Wuthnow, Robert. After Heaven: Spirituality in America since the 1950s. Berkeley: University of California Press, 1998.
“It is thus practice, rather than a spirituality of dwelling, that is most capable of generating a balanced perspective on the sacredness of the world. By engaging in spiritual practices, the practitioner retreats reflectively from the world in order to recognize how it is broken and in need of healing; then, in recognition that the world is also worthy of healing because of its sacral dimensions, the practitioner commits energy to the process of healing. In her book on contemplative prayer, Joan Chittister expresses this paradoxical relationship between spiritual practice and the world. ‘Contemplative prayer…is prayer that sees the whole world through incense—a holy place, a place where the sacred dwells, a place to be made different by those who pray, a place where God sweetens living with the beauty of all life. Contemplative prayer…unstops our ears to hear the poverty of widows, the loneliness of widowers, the cry of women, the vulnerability, the struggle of outcasts.’”1
I love PHD Comics. Jorge Cham does an excellent job of explaining complex topics–usually in the field of physics–through engaging comic book illustrations. Last year he published an animation that sought to describe the Higgs Boson field. The comic below tells the story of how he got it wrong and was corrected by a physicist.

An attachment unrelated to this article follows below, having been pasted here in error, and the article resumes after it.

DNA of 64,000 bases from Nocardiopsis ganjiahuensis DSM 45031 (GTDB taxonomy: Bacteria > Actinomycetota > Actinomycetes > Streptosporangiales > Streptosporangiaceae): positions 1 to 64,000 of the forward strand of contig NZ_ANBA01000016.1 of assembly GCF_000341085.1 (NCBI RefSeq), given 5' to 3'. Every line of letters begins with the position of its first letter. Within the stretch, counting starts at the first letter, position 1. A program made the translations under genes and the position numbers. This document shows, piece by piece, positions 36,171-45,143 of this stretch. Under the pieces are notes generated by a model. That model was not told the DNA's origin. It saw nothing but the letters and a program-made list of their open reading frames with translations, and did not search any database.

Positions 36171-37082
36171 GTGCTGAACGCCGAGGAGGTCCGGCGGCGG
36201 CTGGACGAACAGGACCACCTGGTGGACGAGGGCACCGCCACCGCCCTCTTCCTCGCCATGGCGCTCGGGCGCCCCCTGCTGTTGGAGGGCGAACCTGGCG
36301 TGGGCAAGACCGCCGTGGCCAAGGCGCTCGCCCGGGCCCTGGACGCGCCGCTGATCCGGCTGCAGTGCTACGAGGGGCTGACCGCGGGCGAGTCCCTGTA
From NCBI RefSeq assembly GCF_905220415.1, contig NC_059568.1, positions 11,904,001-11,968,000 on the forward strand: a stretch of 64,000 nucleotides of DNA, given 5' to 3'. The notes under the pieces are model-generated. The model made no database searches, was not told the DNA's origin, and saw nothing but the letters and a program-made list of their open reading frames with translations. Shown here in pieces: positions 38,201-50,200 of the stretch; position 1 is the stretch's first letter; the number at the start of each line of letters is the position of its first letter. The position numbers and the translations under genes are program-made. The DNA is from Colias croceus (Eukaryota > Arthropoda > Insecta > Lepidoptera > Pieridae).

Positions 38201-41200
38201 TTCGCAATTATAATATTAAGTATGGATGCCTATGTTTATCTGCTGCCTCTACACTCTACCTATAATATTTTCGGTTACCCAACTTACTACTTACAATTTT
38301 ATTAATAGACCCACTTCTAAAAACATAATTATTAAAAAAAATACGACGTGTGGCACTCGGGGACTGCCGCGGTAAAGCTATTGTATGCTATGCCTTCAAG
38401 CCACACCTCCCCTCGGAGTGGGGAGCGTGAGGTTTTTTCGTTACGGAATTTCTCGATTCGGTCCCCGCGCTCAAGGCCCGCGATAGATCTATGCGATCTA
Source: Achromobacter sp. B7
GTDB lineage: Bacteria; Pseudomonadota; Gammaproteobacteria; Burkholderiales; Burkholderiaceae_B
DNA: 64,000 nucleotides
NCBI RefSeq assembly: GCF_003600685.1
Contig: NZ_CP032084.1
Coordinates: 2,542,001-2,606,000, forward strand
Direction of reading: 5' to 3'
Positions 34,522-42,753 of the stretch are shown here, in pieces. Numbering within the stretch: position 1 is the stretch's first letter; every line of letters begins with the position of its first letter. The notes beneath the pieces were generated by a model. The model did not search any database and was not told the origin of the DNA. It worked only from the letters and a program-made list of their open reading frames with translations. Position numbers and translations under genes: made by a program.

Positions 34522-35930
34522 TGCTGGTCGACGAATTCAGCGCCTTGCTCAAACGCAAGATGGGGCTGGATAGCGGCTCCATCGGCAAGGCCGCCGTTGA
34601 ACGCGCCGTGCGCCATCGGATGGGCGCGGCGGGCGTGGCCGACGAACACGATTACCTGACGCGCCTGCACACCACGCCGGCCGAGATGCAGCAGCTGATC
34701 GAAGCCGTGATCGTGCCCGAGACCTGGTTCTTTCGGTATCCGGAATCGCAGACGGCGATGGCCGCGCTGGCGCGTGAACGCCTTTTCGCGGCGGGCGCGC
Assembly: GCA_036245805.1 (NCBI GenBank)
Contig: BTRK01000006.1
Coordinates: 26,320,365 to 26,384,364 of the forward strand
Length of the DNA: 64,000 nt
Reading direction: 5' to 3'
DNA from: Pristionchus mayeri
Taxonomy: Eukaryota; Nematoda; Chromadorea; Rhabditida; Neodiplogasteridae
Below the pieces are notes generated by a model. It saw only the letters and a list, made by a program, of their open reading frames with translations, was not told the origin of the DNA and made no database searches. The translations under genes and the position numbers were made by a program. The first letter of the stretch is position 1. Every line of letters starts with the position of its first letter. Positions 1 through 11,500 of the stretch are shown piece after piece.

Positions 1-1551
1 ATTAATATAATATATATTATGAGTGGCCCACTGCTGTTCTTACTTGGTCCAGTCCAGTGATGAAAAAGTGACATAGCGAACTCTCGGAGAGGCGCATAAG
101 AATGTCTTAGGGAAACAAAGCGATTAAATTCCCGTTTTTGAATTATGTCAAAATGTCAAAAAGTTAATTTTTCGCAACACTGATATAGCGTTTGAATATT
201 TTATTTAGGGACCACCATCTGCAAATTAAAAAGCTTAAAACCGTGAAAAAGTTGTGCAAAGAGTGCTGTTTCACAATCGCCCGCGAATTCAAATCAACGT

I post this comic because it relates to my recent interaction with Charles Taylor’s book A Secular Age and the Immanent Frame. Taylor suggests that our current, Western, late-modern culture is dominated by the Immanent Frame: the belief that the only reality is that which can be observed empirically and rationally explained through mathematical equations. Physics and physicists have become the theologians of our era. This comic is a good example of how this plays out.
Black, Gary. The Theology of Dallas Willard: Discovering Protoevangelical Faith. Eugene, OR: Pickwick Publications, 2013.
The Author – Dr. Gary Black, Jr.
This essay is both a reflection on Gary Black’s book The Theology of Dallas Willard, and a huge note of gratitude to Gary for shedding light on a much needed subject. This book has not only helped me make sense out of my own spiritual journey, but it has greatly enhanced my dissertation work in the area of missional spirituality in the suburbs.
(The following is a personal narrative of how I interacted with Black’s book. Click here to view my annotated highlights from the book.)